Elkhart, IN — Deeply disturbing video was released recently of several Elkhart police department officers conducting what looks like a torture scene from a Hollywood movie. Sadly, however, this was non-fiction and the handcuffed victim receiving the beat down of his life was not an actor.
The release of the video prompted a response from the Elkhart mayor this week, who noted that "in hindsight" his police chief should've handed down a more severe punishment for the officers involved, instead of simply reprimanding them. Now, the two cops who are seen on video torturing the handcuffed man by repeatedly punching him in the face are facing criminal charges.
After claiming chief Ed Windbigler should have done more than simply writing the two officers up, Mayor Tim Neese then came to the chief's defense for describing the situation as his two officers "going a little overboard." At the time of the incident, the chief said nothing of the punches and told the police oversight board that no one suffered injuries—in spite of the video showing the man being loaded onto a stretcher after being repeatedly punched in the face.
“I think probably Chief Windbigler was not attempting to mislead anyone,” Neese said.
The mayor has every reason to defend the chief as his son was also in the room that night and did nothing to stop officers Cory Newland and Joshua Titus from pummeling the defenseless man.
As ProPublica points out, asked about the actions of those officers, including his son, Tim Neese said, “Some officers could have done more, and some officers probably could have done less.”
Although the video shows the handcuffed man bleeding from his head after the beating, Tim Neese said he was not convinced the injuries resulted from the officers’ punches. The mayor said the man was injured during a domestic disturbance before his arrest, according to ProPublica.
One would have to be completely oblivious not to realize that the victim, Mario Guerrero Ledesma, was severely injured from the punches. Yet still, the mayor and the chief attempted to claim the injuries happened beforehand.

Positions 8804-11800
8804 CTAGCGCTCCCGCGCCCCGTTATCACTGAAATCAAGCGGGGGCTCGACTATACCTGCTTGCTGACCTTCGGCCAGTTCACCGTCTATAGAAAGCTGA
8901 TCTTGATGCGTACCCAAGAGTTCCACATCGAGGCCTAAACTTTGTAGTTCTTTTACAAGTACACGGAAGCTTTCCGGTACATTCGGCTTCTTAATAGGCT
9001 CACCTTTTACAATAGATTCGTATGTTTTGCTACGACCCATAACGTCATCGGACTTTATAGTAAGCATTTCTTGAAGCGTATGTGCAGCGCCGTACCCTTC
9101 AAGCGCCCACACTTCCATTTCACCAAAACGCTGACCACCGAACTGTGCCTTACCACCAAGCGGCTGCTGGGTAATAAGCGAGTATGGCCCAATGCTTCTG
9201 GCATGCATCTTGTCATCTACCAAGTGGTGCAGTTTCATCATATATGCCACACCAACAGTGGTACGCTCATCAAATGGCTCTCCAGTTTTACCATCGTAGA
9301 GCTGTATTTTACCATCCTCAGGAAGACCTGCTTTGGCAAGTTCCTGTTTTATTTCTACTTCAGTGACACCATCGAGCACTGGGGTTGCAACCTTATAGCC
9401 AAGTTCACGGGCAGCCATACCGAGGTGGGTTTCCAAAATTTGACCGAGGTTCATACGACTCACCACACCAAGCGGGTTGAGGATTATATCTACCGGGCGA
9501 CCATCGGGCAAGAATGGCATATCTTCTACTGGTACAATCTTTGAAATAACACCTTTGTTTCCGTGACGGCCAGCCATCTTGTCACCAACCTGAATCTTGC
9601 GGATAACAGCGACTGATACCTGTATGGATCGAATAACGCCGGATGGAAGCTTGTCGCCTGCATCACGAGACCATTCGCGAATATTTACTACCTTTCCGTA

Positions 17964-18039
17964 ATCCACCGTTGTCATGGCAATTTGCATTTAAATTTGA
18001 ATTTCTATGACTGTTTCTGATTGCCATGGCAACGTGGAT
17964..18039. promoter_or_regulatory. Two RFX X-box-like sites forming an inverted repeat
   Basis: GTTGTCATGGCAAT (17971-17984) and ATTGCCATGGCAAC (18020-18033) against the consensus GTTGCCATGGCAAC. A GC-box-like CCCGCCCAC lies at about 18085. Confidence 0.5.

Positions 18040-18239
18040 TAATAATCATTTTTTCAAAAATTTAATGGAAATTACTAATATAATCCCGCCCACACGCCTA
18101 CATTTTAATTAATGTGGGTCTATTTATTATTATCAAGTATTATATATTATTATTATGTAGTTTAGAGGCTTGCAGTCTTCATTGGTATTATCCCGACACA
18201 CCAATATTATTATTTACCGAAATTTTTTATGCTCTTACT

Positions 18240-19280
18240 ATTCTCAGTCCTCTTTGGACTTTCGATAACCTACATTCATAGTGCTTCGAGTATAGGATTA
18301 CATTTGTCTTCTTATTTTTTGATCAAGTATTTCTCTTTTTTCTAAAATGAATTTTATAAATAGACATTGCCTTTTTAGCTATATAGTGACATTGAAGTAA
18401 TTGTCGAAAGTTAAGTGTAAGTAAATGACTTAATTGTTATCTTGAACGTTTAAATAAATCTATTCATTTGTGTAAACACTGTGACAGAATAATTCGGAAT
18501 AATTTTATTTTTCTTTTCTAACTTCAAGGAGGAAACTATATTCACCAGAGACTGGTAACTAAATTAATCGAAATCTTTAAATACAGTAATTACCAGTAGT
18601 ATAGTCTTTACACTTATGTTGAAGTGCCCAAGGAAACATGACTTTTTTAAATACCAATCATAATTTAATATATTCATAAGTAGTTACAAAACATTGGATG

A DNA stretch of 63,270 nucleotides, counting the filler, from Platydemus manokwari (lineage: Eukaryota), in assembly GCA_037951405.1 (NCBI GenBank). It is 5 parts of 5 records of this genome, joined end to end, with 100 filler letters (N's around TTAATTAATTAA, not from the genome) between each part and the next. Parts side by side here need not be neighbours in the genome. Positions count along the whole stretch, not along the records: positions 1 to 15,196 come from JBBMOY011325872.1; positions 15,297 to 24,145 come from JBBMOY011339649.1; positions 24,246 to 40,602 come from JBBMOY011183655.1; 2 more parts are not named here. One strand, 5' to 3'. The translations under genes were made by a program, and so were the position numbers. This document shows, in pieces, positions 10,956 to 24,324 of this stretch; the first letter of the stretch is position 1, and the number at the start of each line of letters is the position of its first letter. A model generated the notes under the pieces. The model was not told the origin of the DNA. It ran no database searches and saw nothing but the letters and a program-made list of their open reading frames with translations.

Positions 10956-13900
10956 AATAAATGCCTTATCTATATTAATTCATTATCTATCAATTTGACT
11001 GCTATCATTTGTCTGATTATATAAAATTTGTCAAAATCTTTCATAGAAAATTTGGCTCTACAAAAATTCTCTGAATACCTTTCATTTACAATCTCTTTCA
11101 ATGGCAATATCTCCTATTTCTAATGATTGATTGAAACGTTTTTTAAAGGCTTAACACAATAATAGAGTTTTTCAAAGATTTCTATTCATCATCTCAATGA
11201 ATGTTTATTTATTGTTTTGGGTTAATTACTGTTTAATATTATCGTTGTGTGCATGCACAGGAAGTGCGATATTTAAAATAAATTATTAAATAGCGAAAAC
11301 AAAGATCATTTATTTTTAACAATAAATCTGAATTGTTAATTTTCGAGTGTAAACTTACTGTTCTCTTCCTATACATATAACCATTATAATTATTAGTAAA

“I don’t have reason to believe that he had injuries that occurred at the Elkhart Police Department,” Neese said.
As ProPublica notes, when asked by a Tribune reporter if the punches themselves could be considered injurious, Neese said, “I suppose that’s a subjective call.”
Although the mayor said there was no cover up by the department and himself, charges were never filed against the abusive pair of cops until the the South Bend Tribune received a copy of the video.
As the video shows, Sgt. Drew Neese—the mayor's son—and Cpl Jason Ray, who is president of the police union, were in the room and did nothing to physically stop Newland and Titus from smashing in the face of their handcuffed victim.
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Ledesma was in jail over suspicion of battery and according to the video, the officers appeared to have premeditated his beat down.
“Hey, you gonna chill out?” Newland asks as they move Ledesma from the squad car into the station. “No, you’re not gonna chill out? Well, we re gonna have some fun, then, huh?"
Inside the booking area, Ledesma spit on the ground which then set off a chain of events leading to beating of the handcuffed man.
“Don’t spit. I’m telling you, that’s the last time I m gonna ask you,” Newland says. “I asked you in the car; I m gonna ask you here, OK? Do not spit."
Ledesma mumbles something and then spits on the ground again at which point he is thrown to the floor while still handcuffed, as Newland and Titus punch him in the face at least ten times.
Ledesma is then left on the floor in a pool of his own blood for six minutes.
While the mayor's son did nothing to stop the officers, Cpl Ray tried to quell the abuse by telling the officers to "stop."
Had the video never been obtained by the Tribune, these two officers would have simply gotten off with a written reprimand from Windbigler, which read in part:
“I completely understand defending yourself during an altercation. However, striking a handcuffed subject in the face is not acceptable and will not be tolerated. We cannot let our emotions direct our reactions or over-reactions to situations such as this."
Both officers now face charges of criminal battery, a class A misdemeanor. They are both on administrative leave pending the outcome of the case.
Below is a video highlighting the ability of police and city officials to cover up even the most torturous behavior of their officers. Had the Tribune never asked for the video of this incident, rest assured that no one would know about it and these two cops would still be employed. Indeed, as TFTP has reported time and again, there is a high probability that the officers will beat these charges and face no punishment.